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Tips For Adulthood: Five Reasons To Be Optimistic About Middle Age

Every Wednesday I offer tips for adulthood. This week’s list is inspired by a barrage of recent scientific studies offering good news about...

Every Wednesday I offer tips for adulthood.

This week’s list is inspired by a barrage of recent scientific studies offering good news about middle age.

Middle age has long been conceptualized as that phase of life where we cease thinking about our potential as human beings, and start focusing on our limitations. No more. While not everything looks rosy (stay tuned for next week’s tip list), there are at least a few trends out there that do bode well for those of us hovering at the mid-point of our lives.

Here are five reasons to feel optimistic:

1. People are living longer. According to scientists, more people than ever before are living to older adulthood. In the U.S., the average lifespan has risen 30 years since 1900. And today’s older adults are better-educated, healthier, more active and more affluent than any previous generation. Plus, as I pointed out last week, the labor market is becoming more diverse and there will be more jobs for the over-55 set. So there’s lots more time – and more to do.

2. Our brains keep evolving. New research also shows that – contrary to the long-held view that our brains get fixed in early childhood – circuits in the adult brain are, in fact, continually modified by experience. The result? In some respects, we actually think better in middle age. Specifically, inductive reasoning and problem solving improves in the middle-aged brain. We get the gist of an argument better. We arrive at solutions more quickly. Even financial judgments peak in middle age.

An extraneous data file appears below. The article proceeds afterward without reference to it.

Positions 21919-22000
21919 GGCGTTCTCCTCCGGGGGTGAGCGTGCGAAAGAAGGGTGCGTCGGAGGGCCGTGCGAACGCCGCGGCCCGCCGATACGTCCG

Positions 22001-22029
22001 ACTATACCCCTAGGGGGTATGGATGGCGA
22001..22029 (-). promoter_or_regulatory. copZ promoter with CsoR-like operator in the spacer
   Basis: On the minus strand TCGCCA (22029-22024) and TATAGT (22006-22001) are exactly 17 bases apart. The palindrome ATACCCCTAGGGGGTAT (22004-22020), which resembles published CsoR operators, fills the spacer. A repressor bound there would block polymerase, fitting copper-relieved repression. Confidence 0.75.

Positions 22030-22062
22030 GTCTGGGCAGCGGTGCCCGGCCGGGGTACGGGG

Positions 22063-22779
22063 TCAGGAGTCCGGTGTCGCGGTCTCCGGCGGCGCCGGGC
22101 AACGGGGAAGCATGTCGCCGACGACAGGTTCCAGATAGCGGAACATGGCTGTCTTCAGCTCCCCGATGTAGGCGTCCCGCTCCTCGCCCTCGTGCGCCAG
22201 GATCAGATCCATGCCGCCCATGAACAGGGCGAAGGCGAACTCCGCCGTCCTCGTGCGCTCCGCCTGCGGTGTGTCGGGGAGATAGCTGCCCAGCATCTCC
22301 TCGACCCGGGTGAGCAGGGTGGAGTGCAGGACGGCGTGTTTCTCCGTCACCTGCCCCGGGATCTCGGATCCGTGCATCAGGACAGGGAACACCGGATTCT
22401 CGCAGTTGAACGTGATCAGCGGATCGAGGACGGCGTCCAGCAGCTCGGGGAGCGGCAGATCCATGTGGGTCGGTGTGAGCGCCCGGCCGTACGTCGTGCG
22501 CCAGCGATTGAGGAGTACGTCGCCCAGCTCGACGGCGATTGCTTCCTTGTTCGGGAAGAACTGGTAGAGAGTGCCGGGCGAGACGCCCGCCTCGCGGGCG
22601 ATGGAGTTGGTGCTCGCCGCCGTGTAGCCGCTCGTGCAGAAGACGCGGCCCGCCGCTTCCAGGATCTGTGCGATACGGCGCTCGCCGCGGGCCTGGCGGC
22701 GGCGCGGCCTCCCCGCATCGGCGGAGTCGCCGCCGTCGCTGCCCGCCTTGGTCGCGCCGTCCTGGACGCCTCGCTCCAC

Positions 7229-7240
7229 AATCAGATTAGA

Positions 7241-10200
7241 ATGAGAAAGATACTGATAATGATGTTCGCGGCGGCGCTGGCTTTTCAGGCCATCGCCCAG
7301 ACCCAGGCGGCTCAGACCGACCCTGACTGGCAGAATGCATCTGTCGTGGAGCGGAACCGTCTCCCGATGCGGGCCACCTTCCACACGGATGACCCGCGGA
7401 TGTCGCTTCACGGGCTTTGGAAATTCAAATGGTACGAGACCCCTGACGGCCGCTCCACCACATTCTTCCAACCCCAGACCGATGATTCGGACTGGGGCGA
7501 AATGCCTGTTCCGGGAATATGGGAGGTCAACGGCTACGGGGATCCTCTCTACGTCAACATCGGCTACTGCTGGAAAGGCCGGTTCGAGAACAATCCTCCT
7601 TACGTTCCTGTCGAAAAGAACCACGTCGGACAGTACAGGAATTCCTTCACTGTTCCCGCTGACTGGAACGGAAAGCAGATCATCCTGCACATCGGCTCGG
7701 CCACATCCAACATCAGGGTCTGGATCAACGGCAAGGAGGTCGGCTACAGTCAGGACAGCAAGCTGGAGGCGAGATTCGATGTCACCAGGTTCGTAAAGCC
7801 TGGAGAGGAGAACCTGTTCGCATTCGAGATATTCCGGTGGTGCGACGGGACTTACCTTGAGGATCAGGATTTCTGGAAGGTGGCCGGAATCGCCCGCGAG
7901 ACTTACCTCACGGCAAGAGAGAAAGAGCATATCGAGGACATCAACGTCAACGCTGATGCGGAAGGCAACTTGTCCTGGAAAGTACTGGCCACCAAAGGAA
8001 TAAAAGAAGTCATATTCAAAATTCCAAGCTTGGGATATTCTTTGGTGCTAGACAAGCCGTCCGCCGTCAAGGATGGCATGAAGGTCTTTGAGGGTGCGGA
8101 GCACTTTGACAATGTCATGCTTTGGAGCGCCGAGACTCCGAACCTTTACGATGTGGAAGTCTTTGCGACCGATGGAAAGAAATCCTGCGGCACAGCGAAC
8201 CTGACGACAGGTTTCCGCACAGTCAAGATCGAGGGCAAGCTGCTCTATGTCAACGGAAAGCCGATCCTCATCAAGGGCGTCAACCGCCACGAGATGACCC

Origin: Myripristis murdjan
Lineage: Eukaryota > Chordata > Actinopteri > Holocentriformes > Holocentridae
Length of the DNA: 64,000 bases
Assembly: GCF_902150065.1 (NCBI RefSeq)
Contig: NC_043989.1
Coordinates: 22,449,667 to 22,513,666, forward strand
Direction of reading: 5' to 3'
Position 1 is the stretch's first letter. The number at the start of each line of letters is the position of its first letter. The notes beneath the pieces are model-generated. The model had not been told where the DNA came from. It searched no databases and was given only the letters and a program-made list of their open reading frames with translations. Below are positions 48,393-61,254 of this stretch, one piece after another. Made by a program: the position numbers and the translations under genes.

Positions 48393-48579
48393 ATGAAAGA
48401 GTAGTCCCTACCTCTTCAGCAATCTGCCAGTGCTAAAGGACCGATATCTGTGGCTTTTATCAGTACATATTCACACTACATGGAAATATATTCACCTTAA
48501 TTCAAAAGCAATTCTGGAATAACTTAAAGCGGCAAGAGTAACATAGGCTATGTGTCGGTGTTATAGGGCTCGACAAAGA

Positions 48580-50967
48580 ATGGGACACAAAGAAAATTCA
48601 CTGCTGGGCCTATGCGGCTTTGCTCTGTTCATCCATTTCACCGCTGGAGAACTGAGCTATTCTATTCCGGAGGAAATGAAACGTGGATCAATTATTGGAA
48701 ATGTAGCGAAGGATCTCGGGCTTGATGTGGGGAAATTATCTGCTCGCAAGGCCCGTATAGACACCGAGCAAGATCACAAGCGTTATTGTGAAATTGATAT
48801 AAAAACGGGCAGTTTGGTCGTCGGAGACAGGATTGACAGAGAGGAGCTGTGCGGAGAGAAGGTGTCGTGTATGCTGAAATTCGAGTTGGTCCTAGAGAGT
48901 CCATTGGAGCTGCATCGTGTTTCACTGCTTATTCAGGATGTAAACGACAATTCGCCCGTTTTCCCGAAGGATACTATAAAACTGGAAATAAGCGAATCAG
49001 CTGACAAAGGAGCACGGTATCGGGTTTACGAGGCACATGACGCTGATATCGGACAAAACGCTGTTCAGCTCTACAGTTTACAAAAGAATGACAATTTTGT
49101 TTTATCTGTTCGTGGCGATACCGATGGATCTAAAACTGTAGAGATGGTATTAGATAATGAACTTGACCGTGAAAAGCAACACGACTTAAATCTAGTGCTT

3. People are happier over 50. This is also both surprising and welcome news. A survey of more than 340,000 people published in Proceedings of the National Academy of Sciences found that overall feelings of wellbeing improve as we pass middle age. Specifically, levels of stress, worry and anger all dropped significantly for people in their fifties, while levels of happiness and enjoyment increased. While the study wasn’t designed to identify the causes of increased happiness, scholars speculated that with age comes greater wisdom and emotional intelligence. A similar study carried out in Canada also found that self-esteem is highest among middle-aged boomers. The corollary of all this research? We can probably expect to see fewer mid-life crises.

4. Even divorce can be positive. As the endless analyses of Al and Tipper Gore’s break up tell us, late divorce (i.e. divorce in marriages 20 years or longer) is increasingly common. But it’s also not necessarily a bad thing. A large number of articles that followed on the Gores’ split emphasized late divorce as a form of autonomy and self-actualizationespecially for women – rather than just sticking it out for longevity’s sake. For me, at least, that was the first time I’d seen divorce as a cultural trend discussed in positive terms.

5. The AARP has had a makeover. Yup, that’s right folks. The American Association for Retired Persons (that’s AARP for all those in the know) has had an on-line overhaul in order to cater to the digital demands of the over-50 crowd. So for all you aging Facebook-ers out there, you have a new on-line hang out.

Image: AARP by Somewhat Frank via Flickr under a Creative Commons license.

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  1. BigLittleWolf June 17, 2010 at 7:58 am #

    I’m not convinced there are / will be more jobs for the 55+ crowd. But there’s no question that we will be needing them – financially – and because we still have so much to contribute. What a waste, if we cannot.

  2. Daryl Boylan June 18, 2010 at 11:09 am #

    M. Wolf is only too right. Just try at 50 to get any but a temporary (sans benefits) job, however needed one’s skills might be. (Unless, of course, one is a R.N.)

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